In Part 2 I promised to build a very stylish finished product, that could be displayed with pride. Well, I don’t think I’ve quite achieved that. But, at least now I consider the project finished, and now have the confidence to get on with other projects.
I have mounted some tiny servos, the funky white on blue LCD display, and the Freetronics 2010 board on some Craftwood. Cutting the hole for the LCD was a bit hit & miss, using a carving knife to shape the hole, and managing not to loose any fingers in the process.
The hour servo is mounted at the bottom of the board, and travels clockwise from midnight, with noon vertical, until it re-tours to 0 on the stroke of midnight. The hour hand travels clockwise from 0 minutes at the bottom, over 30 minutes horizontal, to 59 minutes at the top of the stroke. At 0 minutes, the minute hand re-tours to 0 at the bottom. I find the movement of the servos on the stroke of the hour somewhat like a chime. Not too oppressive, but enough to draw my attention to the passing of another hour.
As the 4 line LCD has so much screen real estate, I have added the maximum and minimum temperature display, with hour, day and month when each extreme was reached.
Adding the LM335Z Temperature IC was discussed in Part 2. I found that the accuracy of the LM335Z IC could be improved by firstly knowing exactly what the Vcc was for operating the AVR device. Measuring this, and putting it in the calculation enabled enough accuracy to be found. Using the 5V regulator on the Freetronics 2010 delivered 4.97V for me, and this value is hard coded into the code. I have several LM335Z devices and they have different offsets, which is adjusted by modifying the subtraction in the Kelvin to Celsius calculation. As the LM335Z is accurate once the offset is established, there is no need to operate it in the “accurate” mode, IMHO, given we have software to make the adjustments it needs.
The instability in the temperature readings discussed in Part 2 was caused by the long wires to the sensor. Once the device was fixed into the prototyping area on the 2010, together with bypass capacitor, the stability of readings improved greatly. However, during testing, I noted that the maximum values were reading very high. These false high maximum values were caused because the ADC process was sampling during a servo move. The servos consume a lot of power, and this causes voltage drop on Vcc. Hence the reference voltage for the ADC is no longer accurate.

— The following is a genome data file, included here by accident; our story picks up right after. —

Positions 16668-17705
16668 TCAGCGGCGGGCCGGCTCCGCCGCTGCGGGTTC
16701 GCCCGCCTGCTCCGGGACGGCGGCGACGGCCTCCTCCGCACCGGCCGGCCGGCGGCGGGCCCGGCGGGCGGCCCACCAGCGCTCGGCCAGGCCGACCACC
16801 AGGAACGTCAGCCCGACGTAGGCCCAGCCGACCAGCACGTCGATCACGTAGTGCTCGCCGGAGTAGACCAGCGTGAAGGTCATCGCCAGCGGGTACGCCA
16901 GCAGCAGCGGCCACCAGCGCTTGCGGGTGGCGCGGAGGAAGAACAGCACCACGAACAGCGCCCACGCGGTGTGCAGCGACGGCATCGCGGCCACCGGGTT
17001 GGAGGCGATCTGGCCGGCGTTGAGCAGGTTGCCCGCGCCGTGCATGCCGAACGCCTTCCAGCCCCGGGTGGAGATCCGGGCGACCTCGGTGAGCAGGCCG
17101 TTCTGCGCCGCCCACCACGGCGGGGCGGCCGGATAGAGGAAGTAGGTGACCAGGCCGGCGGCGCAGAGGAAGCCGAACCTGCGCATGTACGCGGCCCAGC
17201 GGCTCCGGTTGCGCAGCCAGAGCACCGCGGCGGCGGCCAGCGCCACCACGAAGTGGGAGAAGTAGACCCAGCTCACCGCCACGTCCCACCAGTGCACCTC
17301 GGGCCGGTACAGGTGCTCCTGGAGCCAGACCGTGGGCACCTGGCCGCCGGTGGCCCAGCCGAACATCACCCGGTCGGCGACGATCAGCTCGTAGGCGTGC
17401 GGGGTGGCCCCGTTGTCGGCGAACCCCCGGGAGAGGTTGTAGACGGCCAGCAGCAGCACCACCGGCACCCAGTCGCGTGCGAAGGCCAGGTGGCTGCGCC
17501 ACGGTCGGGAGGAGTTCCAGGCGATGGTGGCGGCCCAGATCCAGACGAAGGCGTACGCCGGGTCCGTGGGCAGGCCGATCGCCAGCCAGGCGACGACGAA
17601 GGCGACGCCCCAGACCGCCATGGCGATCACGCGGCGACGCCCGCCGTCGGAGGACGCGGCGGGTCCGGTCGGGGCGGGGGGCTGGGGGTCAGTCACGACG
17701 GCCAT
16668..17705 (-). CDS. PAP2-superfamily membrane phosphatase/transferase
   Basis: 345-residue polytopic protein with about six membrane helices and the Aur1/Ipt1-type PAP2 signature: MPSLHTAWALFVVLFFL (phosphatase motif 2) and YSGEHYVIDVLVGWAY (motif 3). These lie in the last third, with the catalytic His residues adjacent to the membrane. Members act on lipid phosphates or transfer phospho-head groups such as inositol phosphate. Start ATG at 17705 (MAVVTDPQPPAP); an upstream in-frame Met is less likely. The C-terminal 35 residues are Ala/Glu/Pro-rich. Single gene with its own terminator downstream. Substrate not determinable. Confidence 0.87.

To prevent the ADC from operating during the servo moves, I simply used one of the freeRTOS semaphores I established previously. I use semaphores to control access to the LCD, the I2C and to the ADC. Use of a semaphore enables independent processes to share a single hardware resource without conflicts developing. The fix for the erroneous high maximums was done simply by taking the ADC semaphore (to prevent the ADC reading process from starting) during times when the servos are being instructed to move. Simple, with freeRTOS to manage the process interaction for me.
The code included in the updated source does not properly fix the issue of false maximum temperatures. It incorrectly releases the ADC semaphore immediately following resetting the PWM values. This means that the hands can still be moving when the ADC process gets unblocked which causes false maximums, because of voltage droop in Vcc, typically at midnight when both hands are in motion.
The fix is to move the vTaskDelay call between the set_PWM_hardware and xSemaphoreGive calls. I also increased it to 2000 milli Seconds too, to ensure the hands are really stopped before the ADC process gets unblocked.
set_PWM_hardware( servoHours_uS, servoMinutes_uS );
vTaskDelay( 2000 / portTICK_RATE_MS ); // a 2 second delay to ensure the hands have properly stopped.
xSemaphoreGive( xADCSemaphore );
Another piece of code added since Part 2 is to write the maximum and minimum temperatures and the times the extremes occurred into the EEPROM available on the 2010. The functions to use the EEPROM are available in the AVR library and are very straightforward to use. Having a permanent record of temperature extremes is perhaps one thing this clock does, that other clocks in my house can’t do.
There are a lot of comments in the updated freeRTOS Retrograde Clock code, now hosted at Practical Arduino. As a reminder the code uses the AVR and Pololu Libraries, so these both need to be installed before you compile.